“Well, that settles it, then,” Ruben said, shifting in his chair, and for a moment Rico feared the guy would stand up to his full six-foot-nine height and wring him like a dishtowel. “I’ll give it the Old Yeller treatment and start over.”

“You don’t have to do that. Just change some things. Maybe make the lead a few years older with a wife and a kid or something,” Rico said. “‘Saving the world’ for the sake of it is boring, and no one can relate. But saving your family and the people you love? That could make a person do anything.”

“Yes, very compelling,” Ruben said, like all of this was beneath him. He got persnickety sometimes, though Rico never held it against him. It must be a creative thing; Rico often got that way about music, when his bandmates accused his solos of being overindulgent or derivative.

“Since I’ll have to burn the midnight oil on this rewrite, would you mind taking Miguel to Disneyland on Monday?” Ruben asked him. “I’ll give you enough cash to cover everything.”

Please?” Miguel begged, stretching out the word the way kids often do. He peered at them over the top of the couch. “Dad’s been promising we could go to Disney since school got out!”

Rico had never been to Disneyland. By the time he moved to L.A., all his money was funneled into paying rent and saving up for better equipment; the decision between a Gibson SG or a day at Disneyland was a no-brainer. It would be nice to finally see the park, especially on Ruben’s dime.

Rico looked at Ruben with amusement. “You’re gonna pay me to go to Disneyland? Hell yeah, dude. I’m in.”

Mari didn’t admonish him for that one; maybe ‘hell’ was a lesser tier of swear word.

“For real? We’re going?” Miguel asked with trepidation, like he knew how easily adults discarded their promises.

Rico rose and pushed a hand through Miguel’s dark hair. “For real. It’ll be fun.” Miguel reminded Rico of himself at that age, though the most Rico could have hoped for as a kid was a trip to the art museums in Santa Fe rather than a day at a theme park. “Especially if your dad’s footing the bill.”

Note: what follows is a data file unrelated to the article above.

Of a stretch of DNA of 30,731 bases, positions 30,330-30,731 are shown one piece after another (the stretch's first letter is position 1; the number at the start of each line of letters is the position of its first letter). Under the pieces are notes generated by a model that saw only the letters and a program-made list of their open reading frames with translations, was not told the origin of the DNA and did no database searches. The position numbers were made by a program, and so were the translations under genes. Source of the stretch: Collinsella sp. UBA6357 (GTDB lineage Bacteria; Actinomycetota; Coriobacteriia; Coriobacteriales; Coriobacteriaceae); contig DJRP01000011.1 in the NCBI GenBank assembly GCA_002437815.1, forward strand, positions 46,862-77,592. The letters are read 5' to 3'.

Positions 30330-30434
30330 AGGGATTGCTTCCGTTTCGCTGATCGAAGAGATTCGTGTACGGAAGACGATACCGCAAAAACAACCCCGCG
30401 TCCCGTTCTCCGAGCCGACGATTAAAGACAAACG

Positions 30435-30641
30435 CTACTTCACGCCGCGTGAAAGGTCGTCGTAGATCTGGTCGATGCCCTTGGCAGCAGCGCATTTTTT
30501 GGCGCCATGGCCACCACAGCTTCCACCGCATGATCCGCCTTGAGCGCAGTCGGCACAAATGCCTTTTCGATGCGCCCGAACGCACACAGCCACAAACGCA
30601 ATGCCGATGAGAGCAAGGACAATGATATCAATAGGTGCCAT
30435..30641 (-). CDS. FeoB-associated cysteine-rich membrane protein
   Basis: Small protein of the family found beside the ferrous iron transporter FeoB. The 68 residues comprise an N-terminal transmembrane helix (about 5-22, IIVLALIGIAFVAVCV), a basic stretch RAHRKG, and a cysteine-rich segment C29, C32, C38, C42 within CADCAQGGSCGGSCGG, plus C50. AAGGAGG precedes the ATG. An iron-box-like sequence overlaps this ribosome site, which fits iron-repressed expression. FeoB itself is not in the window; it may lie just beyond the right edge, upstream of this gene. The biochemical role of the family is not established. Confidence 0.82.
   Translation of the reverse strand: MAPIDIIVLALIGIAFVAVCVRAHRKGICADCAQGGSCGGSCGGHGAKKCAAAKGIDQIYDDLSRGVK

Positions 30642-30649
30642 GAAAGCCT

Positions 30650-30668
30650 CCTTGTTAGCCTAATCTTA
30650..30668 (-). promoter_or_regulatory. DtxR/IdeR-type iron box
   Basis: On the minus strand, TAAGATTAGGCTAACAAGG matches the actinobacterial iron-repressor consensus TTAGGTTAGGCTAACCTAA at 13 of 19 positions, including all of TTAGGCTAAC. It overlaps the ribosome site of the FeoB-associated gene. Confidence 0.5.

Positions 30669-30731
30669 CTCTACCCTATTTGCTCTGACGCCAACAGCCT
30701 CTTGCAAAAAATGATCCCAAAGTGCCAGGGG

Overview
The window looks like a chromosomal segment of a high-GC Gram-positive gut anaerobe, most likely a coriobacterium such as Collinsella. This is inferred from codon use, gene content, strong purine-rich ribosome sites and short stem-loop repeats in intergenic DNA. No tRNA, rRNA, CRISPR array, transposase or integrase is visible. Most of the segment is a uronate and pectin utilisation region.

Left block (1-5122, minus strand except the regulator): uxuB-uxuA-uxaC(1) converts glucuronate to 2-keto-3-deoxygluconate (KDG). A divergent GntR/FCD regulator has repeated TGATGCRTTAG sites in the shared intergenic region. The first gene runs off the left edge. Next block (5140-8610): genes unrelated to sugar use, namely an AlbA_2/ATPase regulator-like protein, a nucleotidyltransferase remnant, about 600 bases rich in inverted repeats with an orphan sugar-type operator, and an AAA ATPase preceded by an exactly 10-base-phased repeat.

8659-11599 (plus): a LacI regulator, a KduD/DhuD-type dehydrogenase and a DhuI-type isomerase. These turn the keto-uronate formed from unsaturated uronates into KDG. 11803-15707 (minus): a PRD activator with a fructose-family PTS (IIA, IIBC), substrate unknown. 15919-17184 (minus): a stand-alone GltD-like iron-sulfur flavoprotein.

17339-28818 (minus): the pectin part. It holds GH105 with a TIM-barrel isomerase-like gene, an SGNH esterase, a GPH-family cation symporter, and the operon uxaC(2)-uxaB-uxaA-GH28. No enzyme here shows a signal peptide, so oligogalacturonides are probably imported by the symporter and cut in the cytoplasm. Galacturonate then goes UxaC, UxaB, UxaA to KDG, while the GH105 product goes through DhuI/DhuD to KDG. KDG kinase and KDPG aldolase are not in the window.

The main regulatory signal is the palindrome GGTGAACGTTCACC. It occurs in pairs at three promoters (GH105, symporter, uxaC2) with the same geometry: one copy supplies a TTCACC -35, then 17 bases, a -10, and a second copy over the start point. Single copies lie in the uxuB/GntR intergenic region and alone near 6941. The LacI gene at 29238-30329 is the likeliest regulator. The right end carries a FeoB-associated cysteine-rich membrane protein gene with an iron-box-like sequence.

“We have to get there early before the lines get too long,” Miguel warned him. “You sure you won’t sleep late?”

“Cross my heart, hope to die.”

“Stick a needle in your eye?” Miguel pressed.

“Sure,” Rico said with a laugh. “Now why don’t you show me those comic books of yours?”

Hell’s Night was somewhat notorious in the L.A. club scene, along with up-and-comers Poison and Guns N’ Roses, and this underground fame gave way to groupies. Being the guitarist and the lead singer, Rico garnered most of the female attention. Tonight at the Roxy, the groupies were in full force, crowded around the stage and singing along with schoolgirl fervor.

Hell’s Night had an entire demo tape of original songs, but they only needed one to bring down the house at the end of their set. “Be My Baby” would punch the band’s ticket to a record deal, if they ever got so lucky to play for a crowd with the right person waiting in the wings. The rip-roaring guitar sounded straight off an AC/DC album, with the drums and bass pounding out a steady beat.